Images 001




Photo Descriptions

1 Still from Beeyali, by Lydon Davis, Leah Barclay, Tricia King.

2 Photograph of Leah Barclay.

3 Photograph of Mix Irving

4 Black cockatoos during Beeyali field work: Tricia King.

5 Āhau is a FOSS project from Aotearoa New Zealand, built to meet the data needs of Māori hapū and iwi (tribal groups) to record whakapapa (family histories and create  tribal registries).

Conversation (1)
~ Across the Network


Leah Barclay (AUS) and Mix Irving (NZ) in conversation with Intercreate’s Trudy Lane (NZ)


9am - 10:30am UTC

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︎ Soundart Radio broadcast March 5th

A special session from Oceania on sovereign networks and the more-than-human archives. Artist and acoustic ecologist Leah Barclay will be in conversation with creative technologist Mix Irving around listening with communities, cultural knowledge, ecologies and technologies in Oceania.

Trudy Lane (Intercreate) will give a welcome to begin this session.

Leah Barclay

Leah Barclay is an Australian sound artist, composer and researcher working at the intersection of art, science and technology. Leah composes complex sonic environments that draw attention to changing climates and fragile ecosystems.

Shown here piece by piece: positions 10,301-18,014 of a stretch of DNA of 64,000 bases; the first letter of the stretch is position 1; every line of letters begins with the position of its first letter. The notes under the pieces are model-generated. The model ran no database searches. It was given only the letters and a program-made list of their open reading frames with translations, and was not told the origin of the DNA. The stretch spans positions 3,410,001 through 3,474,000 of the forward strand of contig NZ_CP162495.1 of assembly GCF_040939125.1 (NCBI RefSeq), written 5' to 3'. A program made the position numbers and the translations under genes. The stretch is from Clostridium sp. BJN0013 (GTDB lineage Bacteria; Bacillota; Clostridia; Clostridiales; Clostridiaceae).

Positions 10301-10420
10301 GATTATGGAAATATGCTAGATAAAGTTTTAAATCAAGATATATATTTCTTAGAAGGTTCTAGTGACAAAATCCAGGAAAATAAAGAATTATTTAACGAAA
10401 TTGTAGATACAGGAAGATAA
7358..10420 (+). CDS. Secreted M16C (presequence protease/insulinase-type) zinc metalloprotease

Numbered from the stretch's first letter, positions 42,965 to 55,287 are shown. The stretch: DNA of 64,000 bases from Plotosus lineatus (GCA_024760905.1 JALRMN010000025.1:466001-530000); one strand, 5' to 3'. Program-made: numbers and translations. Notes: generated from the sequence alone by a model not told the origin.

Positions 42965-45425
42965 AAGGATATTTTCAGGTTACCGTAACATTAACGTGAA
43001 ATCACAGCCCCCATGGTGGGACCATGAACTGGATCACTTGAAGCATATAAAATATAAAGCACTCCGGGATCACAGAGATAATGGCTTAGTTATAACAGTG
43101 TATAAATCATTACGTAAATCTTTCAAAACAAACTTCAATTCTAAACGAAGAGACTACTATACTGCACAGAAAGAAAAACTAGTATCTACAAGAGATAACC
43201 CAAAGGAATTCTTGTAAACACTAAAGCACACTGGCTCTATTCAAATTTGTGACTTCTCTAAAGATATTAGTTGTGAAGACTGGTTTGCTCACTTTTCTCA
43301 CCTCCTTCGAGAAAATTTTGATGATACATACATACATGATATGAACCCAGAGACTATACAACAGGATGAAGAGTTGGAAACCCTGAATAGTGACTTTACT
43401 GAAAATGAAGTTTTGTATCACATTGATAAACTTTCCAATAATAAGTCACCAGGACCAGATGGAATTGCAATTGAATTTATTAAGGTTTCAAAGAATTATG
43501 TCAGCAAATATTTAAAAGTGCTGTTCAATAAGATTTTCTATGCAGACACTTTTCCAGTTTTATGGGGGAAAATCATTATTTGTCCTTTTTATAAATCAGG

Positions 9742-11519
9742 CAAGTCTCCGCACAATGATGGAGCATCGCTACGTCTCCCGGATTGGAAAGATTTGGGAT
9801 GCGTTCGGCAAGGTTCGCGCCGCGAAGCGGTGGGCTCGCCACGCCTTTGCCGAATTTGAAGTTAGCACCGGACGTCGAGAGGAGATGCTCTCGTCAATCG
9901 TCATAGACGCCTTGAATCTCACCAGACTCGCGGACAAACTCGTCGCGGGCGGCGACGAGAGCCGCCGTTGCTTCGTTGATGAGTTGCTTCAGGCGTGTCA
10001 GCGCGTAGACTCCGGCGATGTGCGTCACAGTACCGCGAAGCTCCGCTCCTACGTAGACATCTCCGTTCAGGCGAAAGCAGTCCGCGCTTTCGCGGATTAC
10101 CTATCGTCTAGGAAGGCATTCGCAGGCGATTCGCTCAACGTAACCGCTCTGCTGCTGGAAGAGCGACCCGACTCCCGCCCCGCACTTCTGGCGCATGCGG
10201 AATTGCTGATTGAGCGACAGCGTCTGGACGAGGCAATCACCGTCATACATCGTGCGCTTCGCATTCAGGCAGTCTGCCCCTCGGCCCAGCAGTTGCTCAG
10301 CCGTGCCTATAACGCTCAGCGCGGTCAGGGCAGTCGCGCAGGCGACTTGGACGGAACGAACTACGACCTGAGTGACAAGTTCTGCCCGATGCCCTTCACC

Leah is the President of the Australia Forum for Acoustic Ecology, the Vice President of the World Forum for Acoustic Ecology and is a lecturer in design at USC Sunshine Coast, leading research in acoustic ecology and climate action. Her work has been exhibited across Australia, Aotearoa New Zealand, Canada, USA, Peru, Colombia, Europe, India, South Africa, China and Korea by organisations including UNESCO, Ear to the Earth, the Smithsonian, Streaming Museum, Al Gore’s Climate Reality and the IUCN.

Leah leads several ecoacoustic research projects including Biosphere Soundscapes and River Listening. Currently, Leah is working with Kabi Kabi artist Lyndon Davis and photographer Tricia King on the creative research project Beeyali, a call to look after Country and its endangered ecosystems.

Mix Irving

Mix is a 1st generation New Zealander, programmer and community organiser. He works on resilient, people-run software for communities. 

Part time contributor to SMAT (a tool for researching misinformation online), part time dad, and Lead Developer for Āhau - a tool for recording histories which puts data sovereignty first.

Āhau is a Data Platform developed in Aotearoa that helps whānau-based communities (whānau, hapū, Iwi) record and preserve histories, and share important information with secure, community managed databases and servers. The app is open-source, decentralized, and is built to work offline, and survive disasters. It’s free to use and available on Windows, Mac, Linux, and Android: ahau.io

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